Rehabilitation Priority

Beta version 1.0 released October 2021

Rehabilitation Priority Tool


The Rehabilitation Priority Tool provides recommendations for which non-functional water points should be considered for repair.

Recommendations can be filtered to focus on the:

  • Total population within 1km of water point
  • Potential population that would regain access if point is repaired
  • Crucialness of water point (ie, are there alternative water points nearby)
  • Pressure on the water point (ie, is the water point over or under-utilized)

Illustrative Uses

  • Prioritizing which water points to rehabilitate
  • Highlighting areas where there limited alternative water points available
  • Understanding which water points are over- or under-utilized
  • Benchmarking rehabilitation needs to inform district budgets and workplans


  1. Click on Filter by Region on the left-hand menu bar and then select target country and administrative divisions from the drop-down menus. The map will update based on your selections.
  2. Click on Top Water Points to view a table which shows the top ten water points for rehabilitation. You can choose to sort this table by four parameters: total local population within 1km of water point, potential population served, crucialness or pressure (see definitions below for more detail).
  3. Click on Settings to customize the results and visualizations.
  4. Click on an individual water point to see more information about that water point.
  5. The Download button will provide a CSV of the complete WPDx dataset amended with the Rehab Priority tool results. If you have filtered to a specific geography of interest or zoomed into a smaller area, only those points will be included in the download file.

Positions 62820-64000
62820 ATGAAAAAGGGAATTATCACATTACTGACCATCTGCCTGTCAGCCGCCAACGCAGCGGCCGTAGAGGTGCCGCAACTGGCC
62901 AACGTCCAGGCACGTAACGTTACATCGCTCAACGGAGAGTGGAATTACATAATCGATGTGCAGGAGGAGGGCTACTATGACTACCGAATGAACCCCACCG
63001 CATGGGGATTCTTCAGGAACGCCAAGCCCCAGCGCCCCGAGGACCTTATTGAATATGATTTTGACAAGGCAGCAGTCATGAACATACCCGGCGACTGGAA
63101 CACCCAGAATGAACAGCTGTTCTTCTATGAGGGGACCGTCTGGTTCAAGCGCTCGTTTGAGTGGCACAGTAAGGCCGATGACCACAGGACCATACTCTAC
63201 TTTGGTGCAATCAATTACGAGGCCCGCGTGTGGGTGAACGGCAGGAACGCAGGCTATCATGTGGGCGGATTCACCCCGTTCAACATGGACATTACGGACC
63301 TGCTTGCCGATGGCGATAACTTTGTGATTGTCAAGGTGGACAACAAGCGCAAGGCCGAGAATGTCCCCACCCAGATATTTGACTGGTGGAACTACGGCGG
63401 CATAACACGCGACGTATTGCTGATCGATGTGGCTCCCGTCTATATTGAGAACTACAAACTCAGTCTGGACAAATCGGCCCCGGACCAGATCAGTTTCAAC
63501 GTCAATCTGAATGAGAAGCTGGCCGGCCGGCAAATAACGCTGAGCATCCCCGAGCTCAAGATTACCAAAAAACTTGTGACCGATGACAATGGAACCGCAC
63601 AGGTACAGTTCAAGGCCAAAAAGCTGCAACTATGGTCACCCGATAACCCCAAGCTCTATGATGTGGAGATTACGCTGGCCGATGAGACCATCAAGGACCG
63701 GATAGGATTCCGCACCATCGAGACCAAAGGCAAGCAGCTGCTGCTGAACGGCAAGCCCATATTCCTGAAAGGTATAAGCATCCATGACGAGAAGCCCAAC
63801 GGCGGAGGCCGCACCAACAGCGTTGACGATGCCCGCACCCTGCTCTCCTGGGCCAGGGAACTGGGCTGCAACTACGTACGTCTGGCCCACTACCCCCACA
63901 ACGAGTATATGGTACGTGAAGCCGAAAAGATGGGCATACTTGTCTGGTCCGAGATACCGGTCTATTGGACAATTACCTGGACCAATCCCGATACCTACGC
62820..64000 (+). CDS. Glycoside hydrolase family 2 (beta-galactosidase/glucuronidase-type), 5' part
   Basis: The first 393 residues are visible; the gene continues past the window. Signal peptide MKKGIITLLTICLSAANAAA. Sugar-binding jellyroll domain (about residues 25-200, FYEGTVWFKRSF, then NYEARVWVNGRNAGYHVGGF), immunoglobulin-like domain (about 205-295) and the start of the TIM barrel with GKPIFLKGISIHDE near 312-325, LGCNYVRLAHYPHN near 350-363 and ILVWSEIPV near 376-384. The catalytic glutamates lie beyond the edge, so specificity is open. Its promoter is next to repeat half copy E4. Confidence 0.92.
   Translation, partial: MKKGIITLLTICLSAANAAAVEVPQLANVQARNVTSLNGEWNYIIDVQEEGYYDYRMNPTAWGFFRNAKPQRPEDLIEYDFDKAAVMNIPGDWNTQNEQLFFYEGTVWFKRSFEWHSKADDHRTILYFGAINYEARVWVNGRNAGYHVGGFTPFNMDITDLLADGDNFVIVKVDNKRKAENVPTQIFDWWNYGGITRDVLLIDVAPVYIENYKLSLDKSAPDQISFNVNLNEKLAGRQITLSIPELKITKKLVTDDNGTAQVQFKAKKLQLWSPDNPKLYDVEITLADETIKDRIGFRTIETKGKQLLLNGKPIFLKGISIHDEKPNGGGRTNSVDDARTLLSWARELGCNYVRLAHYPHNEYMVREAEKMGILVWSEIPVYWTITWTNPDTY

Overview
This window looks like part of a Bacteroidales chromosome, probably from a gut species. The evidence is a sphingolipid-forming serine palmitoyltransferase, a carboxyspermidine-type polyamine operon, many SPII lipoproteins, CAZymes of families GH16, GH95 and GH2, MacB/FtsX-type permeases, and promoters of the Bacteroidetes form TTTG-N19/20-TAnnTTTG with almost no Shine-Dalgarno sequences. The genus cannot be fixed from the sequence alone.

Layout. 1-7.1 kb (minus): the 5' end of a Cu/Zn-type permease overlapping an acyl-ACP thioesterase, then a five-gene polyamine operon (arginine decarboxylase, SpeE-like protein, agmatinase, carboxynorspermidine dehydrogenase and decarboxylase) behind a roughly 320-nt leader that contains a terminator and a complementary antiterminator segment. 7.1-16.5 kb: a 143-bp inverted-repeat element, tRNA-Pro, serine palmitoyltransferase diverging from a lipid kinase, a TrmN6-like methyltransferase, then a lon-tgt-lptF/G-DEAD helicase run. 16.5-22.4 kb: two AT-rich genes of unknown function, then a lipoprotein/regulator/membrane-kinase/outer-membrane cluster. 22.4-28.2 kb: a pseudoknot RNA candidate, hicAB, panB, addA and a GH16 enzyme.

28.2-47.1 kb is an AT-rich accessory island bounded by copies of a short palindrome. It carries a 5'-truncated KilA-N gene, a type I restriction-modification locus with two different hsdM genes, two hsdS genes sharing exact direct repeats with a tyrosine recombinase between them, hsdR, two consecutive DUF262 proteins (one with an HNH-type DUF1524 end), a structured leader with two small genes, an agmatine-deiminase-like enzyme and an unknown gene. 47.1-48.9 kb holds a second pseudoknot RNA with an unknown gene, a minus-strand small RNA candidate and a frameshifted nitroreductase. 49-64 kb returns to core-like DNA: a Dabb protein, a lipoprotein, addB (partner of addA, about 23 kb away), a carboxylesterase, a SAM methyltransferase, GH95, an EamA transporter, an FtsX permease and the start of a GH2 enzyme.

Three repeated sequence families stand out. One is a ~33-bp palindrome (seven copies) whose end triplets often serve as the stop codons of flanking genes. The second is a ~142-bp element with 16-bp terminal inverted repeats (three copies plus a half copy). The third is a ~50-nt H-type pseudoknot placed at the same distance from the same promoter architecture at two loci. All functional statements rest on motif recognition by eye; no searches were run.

This tool uses the latest available data from the WPdx-Plus dataset combined with a population estimate layer (shown in purple). Please note that water points with an unknown status are analyzed as if the status is non-functional.

The tool calculates the local population, which is number of people living within a 1km radius of each water point.

The tool also calculates potential water point users for each water point. Potential users are calculated based on the relative distance between the population and water points within a 1km radius. Water points which are closer to the population are assigned a higher proportion of the population compared to water points which are farther away. For functional water points, this figure represents likely users, or the number of people who currently have access to a specific working water service. For non-functional water points, this figure represents the population that could gain access to a water service if the point were to be rehabilitated.

The crucialness score (0-100%) is the ratio of potential users to the total local population within a 1km radius of the water point. Crucialness provides a measure of water system redundancy. For example, if there is only 1 water point within a 1km radius, the water point crucialness score is 100%, meaning that there are no nearby alternatives. If there are two functional water points within 1km, the crucialness score for each point will be ~50% indicating there is some redundancy in the system, so if one water point is broken down, users have an alternative water point available. For non-functional water points, the crucialness score shows how important the water point would be if it were to be rehabilitated. See example here.

The pressure score (0-100%) is calculated based on the ratio of the number of people assigned to that water point over the theoretical maximum population which can be served based on the technology. If a point is serving less than the recommended maximum, the utilization score will be less than 100% (i.e., 250/500 = 0.5). If a point is serving more than the recommended maximum, the utilization score will be over 100% (i.e., 750/500 = 150%). The following recommended maximum values (extended from Sphere Guidelines) are currently in use:

  • 250 people per tap [tapstand, kiosk, rainwater catchment]
  • 300 people per protected spring
  • 400 people per hand pump [all hand pumps]
  • 400 people per open hand well [rope and bucket]
  • 1000 people per mechanized well